Although this coax sensor has very limited practical uses, it only serves here as a jump off point to illustrate our sensor technology’s powerful application design possibilities.
Transmission Line Topology Choices
We have only used a simple coaxial cable to illustrate our sensing technology. There are many other transmission line topologies that are useable in an analogous manner to realize sensing capability. Such topologies as waveguide, microstrip, coplanar waveguide, planar (spiral inductor and interdigitated capacitor) and slotline have all been used in the design of our sensors. There is virtually an unlimited supply of topologies available, and typically the application itself will dictate which topology is most appropriate.
There is no particular frequency of operation that must be chosen in order to realize a sensor. Although a frequency needs to be established as an operating point, the frequencies can vary from 100’s of KHz to 10’s of GHz without loss of generality, provided the transmission line structure can support these frequencies. As a typical guideline, higher frequencies allow for sensor miniaturization such as for accelerometers, while lower frequencies allow for macro sensors such as load cells and proximity sensors.
Target/ Transmission Line Design Optimization Independence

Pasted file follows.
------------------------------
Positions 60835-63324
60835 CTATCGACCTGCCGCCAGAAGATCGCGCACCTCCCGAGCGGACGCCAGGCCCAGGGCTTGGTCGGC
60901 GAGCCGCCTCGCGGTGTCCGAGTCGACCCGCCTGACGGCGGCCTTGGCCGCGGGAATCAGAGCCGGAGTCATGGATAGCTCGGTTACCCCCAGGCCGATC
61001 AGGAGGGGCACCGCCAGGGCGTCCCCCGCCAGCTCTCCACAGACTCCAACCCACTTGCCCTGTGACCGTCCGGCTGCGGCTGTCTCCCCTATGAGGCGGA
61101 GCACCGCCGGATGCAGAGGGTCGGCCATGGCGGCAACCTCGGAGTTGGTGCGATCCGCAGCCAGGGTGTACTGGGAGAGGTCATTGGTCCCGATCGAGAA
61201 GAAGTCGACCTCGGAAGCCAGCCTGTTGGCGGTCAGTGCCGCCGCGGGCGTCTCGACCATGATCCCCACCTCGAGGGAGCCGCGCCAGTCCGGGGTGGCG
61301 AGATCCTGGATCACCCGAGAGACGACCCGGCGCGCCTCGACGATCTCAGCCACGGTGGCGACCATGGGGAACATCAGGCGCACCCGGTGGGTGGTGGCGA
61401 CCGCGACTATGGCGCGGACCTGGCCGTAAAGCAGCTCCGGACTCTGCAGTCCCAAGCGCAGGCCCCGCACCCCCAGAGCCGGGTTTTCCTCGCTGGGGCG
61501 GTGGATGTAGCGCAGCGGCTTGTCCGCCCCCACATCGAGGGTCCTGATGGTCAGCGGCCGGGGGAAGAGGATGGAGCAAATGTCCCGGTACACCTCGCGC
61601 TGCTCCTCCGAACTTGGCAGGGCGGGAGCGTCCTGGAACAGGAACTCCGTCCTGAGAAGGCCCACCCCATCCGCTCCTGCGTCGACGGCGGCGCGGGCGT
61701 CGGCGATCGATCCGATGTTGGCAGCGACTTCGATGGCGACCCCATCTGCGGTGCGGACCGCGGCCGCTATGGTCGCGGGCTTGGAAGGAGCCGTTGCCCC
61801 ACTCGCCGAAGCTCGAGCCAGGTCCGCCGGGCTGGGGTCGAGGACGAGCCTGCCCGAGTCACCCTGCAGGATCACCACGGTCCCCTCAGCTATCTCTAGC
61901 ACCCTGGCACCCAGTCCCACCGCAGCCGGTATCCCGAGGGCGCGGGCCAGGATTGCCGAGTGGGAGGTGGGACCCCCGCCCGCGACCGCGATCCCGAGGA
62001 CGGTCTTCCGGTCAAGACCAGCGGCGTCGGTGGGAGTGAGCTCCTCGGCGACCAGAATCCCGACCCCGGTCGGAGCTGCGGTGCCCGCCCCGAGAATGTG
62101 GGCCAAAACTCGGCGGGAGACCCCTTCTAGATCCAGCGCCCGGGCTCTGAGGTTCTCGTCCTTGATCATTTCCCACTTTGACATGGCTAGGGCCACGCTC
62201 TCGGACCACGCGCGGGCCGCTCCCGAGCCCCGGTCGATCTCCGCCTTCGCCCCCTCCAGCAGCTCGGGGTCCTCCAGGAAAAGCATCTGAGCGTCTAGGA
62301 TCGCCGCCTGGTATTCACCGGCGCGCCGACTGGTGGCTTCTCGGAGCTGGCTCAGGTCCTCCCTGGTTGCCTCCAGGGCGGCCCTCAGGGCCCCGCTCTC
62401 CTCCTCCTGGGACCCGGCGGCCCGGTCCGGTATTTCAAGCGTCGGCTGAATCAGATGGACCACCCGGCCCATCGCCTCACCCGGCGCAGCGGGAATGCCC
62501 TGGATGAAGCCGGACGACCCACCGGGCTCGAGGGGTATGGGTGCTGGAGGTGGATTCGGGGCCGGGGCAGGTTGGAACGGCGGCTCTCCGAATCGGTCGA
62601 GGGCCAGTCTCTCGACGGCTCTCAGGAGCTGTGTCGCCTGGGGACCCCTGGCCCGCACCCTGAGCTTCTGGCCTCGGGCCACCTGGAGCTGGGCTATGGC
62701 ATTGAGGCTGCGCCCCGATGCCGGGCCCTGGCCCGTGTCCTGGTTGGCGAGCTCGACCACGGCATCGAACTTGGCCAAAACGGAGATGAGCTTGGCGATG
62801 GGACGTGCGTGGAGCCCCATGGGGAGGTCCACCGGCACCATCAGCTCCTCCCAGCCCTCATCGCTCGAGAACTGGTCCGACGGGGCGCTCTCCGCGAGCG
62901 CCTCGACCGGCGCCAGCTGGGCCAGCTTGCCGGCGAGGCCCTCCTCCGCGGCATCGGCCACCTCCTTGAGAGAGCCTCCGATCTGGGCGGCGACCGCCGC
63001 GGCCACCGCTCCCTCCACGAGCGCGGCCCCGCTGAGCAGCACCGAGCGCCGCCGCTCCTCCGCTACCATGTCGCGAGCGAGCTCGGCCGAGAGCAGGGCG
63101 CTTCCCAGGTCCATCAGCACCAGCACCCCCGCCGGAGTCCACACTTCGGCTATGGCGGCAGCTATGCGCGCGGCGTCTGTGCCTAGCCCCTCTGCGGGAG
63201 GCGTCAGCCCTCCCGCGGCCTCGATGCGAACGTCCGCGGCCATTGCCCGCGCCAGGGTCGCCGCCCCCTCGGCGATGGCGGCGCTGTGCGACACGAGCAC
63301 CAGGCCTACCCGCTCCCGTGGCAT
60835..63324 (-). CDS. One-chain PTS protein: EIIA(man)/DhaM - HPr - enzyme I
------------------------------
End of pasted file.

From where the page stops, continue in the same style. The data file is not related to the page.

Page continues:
Since the target and the transmission line only interact through the leaky EM field and never physically contact each other, each can be separately optimized for the particular sensing application. It’s quite simple —as long as the transmission line sees a target displacement, it will produce a desired signal regardless of how that target displacement occurs; as long as the target displaces it could care less that a transmission line is in close proximity to it, —only the EM fields join the two, and they of course, are without any physical substance.
Target Material Choice
Since EM fields interact with everything to a certain degree, any material can be used to construct the target. Metal, insulator, semiconductor, wood, bone, cement, even ice has been used as a “target”. To be sure, each target material should be optimized for its counterpart transmission line topology, but since there are so many topologies to choose from, the designer can readily optimize the sensor for a particular application.
Non Contact Interface Between Target and Transmission Line
The interface region between the target and the sensing portion of the transmission line can be filled with any material that allows for the target to still displace. In the case of the coax example, the slot can be filled with epoxy, the entire structure can be immersed in oil, a thin glass encapsulation of the target can be formed, etc. Encapsulation is particularly useful when liquid materials such as blood and plasma need to be maintained in a high state of sterility and yet sensing must occur.